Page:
Penn State Health hospitals now using plasma from recovered patients as possible treatment for COVID-19
Penn State Health has enrolled its first COVID-19 patient into an experimental treatment program called convalescent plasma therapy. Access to this treatment is available through an expanded access program led by Mayo Clinic and coordinated by the U.S. Food and Drug Administration (FDA). Patients at both Penn State Health hospitals are being screened for eligibility to receive this experimental treatment.
Convalescent plasma therapy involves giving patients an infusion of plasma – the liquid portion of the blood – from people who have recovered from an infection with SARS-CoV-2, the virus that causes COVID-19.
“Plasma contains antibodies that may help patients being treated for COVID-19 recover,” said Dr. Melissa George, interim chair of pathology at Penn State Health Milton S. Hershey Medical Center. “Those antibodies may give a patient’s immune system a boost until they can develop their own immune response.”
An expanded access program allows access to certain investigational new drugs or therapies, like convalescent plasma, and is made available outside of clinical trials. The focus is to provide treatment whereas a clinical trial is focused on research and may involve a patient not receiving the treatment being studied. These programs are sometimes necessary when the presence of a disease is classified as life-threatening or severe and there is no current or readily available off-label intervention. Just like a clinical research trial, patient participation is optional and they must provide informed consent.
“Faculty in the Department of Medicine and the staff at the Milton S. Hershey Medical Center are working tirelessly at the frontline to provide the best care possible utilizing the latest advances in therapy for COVID-19 patients that come to our hospital,” said Dr. Thomas Ma, professor and chair of the Department of Medicine at Penn State College of Medicine. “Convalescent plasma therapy gives frontline providers another tool that may potentially aid in the treatment of critically ill COVID-19 patients.”
Dr. Edward Gunther, a professor of medicine at Penn State College of Medicine and a researcher at Penn State Cancer Institute, is overseeing the program and has been working with physicians to identify COVID-19 positive patients who may be eligible to participate. He works closely with Dr. Karen Krok, who oversees the clinical aspects of requesting and delivering convalescent plasma for eligible COVID-19 patients and Dr. Jennifer Kraschnewski who is offering research support to the team. In addition, Penn State University is a member of the National Center for Advancing Translational Sciences’ Trial Innovation Network through the Penn State Clinical and Translational Science Institute and is reviewing investigational research opportunities for the use of convalescent plasma to treat or prevent COVID-19.
“At first we will offer this treatment to patients with severe or life-threatening COVID-19,” Gunther said. “As more patients around the country recover and access to plasma from those who have recovered increases, we hope to expand the treatment to all patients hospitalized with COVID-19.”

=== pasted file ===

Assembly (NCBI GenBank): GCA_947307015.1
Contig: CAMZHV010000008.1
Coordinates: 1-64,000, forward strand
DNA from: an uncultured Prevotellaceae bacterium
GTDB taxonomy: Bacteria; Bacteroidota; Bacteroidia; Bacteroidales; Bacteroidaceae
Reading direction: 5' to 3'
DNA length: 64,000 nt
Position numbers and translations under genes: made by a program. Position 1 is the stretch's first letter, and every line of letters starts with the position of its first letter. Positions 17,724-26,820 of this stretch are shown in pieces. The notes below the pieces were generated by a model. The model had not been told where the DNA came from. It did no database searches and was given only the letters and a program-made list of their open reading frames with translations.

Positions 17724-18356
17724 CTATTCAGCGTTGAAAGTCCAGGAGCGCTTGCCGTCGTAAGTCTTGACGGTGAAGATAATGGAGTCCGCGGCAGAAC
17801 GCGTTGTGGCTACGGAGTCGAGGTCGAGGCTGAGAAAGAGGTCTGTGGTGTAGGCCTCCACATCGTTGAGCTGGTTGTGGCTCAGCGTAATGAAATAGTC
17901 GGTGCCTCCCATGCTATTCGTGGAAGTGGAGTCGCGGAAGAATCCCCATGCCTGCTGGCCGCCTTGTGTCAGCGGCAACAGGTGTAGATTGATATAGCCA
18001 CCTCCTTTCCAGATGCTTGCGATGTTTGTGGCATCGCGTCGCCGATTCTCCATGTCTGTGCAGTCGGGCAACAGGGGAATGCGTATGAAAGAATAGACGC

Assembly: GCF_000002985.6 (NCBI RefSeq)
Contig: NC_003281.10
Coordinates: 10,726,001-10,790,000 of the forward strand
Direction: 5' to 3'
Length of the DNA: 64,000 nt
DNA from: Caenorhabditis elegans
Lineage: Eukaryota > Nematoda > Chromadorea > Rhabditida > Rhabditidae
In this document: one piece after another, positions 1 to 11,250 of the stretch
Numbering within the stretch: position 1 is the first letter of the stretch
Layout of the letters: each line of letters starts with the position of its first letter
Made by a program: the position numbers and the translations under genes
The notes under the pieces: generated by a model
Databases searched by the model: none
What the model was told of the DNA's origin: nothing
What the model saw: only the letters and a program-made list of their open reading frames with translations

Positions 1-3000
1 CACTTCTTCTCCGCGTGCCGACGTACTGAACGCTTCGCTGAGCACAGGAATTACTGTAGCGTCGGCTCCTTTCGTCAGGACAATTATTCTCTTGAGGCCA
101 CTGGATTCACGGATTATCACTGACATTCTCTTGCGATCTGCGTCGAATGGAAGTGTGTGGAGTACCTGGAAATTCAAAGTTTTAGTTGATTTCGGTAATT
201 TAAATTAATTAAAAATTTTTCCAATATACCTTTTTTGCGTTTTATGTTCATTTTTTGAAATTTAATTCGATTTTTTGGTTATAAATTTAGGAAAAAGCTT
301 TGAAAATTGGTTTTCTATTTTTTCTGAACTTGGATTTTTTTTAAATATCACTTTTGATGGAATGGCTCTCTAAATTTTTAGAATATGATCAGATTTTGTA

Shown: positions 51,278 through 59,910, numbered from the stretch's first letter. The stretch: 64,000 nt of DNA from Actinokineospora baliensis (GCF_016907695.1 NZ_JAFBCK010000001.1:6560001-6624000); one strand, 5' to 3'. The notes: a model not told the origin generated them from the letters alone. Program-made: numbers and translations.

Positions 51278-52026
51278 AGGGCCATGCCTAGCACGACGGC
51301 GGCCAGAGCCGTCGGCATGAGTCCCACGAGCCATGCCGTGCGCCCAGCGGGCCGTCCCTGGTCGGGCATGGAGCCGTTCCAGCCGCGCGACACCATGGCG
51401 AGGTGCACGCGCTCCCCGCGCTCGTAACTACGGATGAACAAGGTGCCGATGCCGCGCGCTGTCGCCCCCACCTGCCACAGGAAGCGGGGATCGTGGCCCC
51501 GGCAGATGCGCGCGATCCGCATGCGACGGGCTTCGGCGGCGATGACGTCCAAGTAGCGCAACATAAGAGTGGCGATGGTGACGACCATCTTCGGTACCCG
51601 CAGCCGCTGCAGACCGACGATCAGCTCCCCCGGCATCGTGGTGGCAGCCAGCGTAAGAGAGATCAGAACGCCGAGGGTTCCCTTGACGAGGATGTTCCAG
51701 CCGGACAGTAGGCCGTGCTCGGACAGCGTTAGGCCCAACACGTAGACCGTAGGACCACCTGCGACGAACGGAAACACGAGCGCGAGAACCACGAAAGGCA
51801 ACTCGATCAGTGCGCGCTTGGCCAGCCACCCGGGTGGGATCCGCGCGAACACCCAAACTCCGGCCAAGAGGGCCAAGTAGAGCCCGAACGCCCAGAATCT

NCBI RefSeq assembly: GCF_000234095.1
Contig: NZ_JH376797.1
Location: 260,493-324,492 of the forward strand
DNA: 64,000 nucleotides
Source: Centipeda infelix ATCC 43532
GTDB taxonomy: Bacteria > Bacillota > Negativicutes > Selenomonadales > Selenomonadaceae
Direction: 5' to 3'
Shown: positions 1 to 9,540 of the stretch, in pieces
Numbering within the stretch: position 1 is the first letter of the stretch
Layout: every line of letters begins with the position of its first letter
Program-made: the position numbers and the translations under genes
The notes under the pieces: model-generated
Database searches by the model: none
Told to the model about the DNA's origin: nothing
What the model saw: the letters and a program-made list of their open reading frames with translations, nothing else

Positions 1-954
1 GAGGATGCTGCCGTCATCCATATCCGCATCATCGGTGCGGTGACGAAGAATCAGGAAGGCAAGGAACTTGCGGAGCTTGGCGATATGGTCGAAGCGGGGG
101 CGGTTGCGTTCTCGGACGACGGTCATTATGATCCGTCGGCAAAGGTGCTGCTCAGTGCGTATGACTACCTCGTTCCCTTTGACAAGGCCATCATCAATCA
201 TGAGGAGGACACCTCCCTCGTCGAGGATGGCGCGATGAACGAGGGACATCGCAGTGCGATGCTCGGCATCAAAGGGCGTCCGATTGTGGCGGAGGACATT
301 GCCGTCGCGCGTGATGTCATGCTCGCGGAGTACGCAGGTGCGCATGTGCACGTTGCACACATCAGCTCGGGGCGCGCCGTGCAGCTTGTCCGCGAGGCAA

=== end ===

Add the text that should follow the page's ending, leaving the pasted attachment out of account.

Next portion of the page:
Eligible participants must be at least 17 years of age or older with a laboratory-confirmed diagnosis of infection with SARS-CoV-2, the virus that causes COVID-19. Patients hospitalized at the Milton S. Hershey Medical Center and Penn State Health St. Joseph Medical Center will have access to this treatment.
“As part of a university health system, Penn State Health St. Joseph’s connection to Hershey Medical Center allows us to be able to bring treatments like this to the Berks market faster than if we were an independent hospital,” said Dr. Jeffrey Held, vice president for medical affairs at Penn State Health St. Joseph.
The concept of using blood from recovered patients to treat currently ill patients has been around for almost a century. During recent global outbreaks, researchers investigated this approach in the coronaviruses that caused severe acute respiratory syndrome (SARS) and Middle East respiratory syndrome (MERS). Convalescent plasma had positive effects against these coronaviruses as well as against H1N1 influenza, but it was not effective against Ebola, which is a different type of virus.
Two small research studies conducted in China early this year show that convalescent plasma may help patients recover from COVID-19. Some of those patients were also treated with other experimental drugs, like antivirals – making it hard for medical experts to understand the precise effect of convalescent plasma in their recovery. Based on current knowledge, the FDA has not been able to say whether convalescent plasma will be an effective treatment against COVID-19. While plasma transfusions are generally considered safe for most patients, the risks of convalescent plasma in the context of COVID-19 are not known.
Potential donors who have a positive test result for SARS-CoV-2 and have been symptom-free for 14 days can register with the Red Cross. Due to low availability of testing, it may be up to 28 symptom-free days for a sample to be collected in the absence of a confirmed negative test. Penn State Health patients who may be eligible to donate their plasma towards this effort are being contacted by medical and nurse practitioner students from Penn State College of Medicine and Penn State College of Nursing, under the supervision of internal medicine physician Dr. Chris Sciamanna. Students are helping those participants register with the Red Cross. Blood banks around the country are working to put mechanisms in place to test patients who think they may have had COVID-19 and recovered but were never tested. In the meantime, potential donors are asked to fill out a donor form with the Red Cross.
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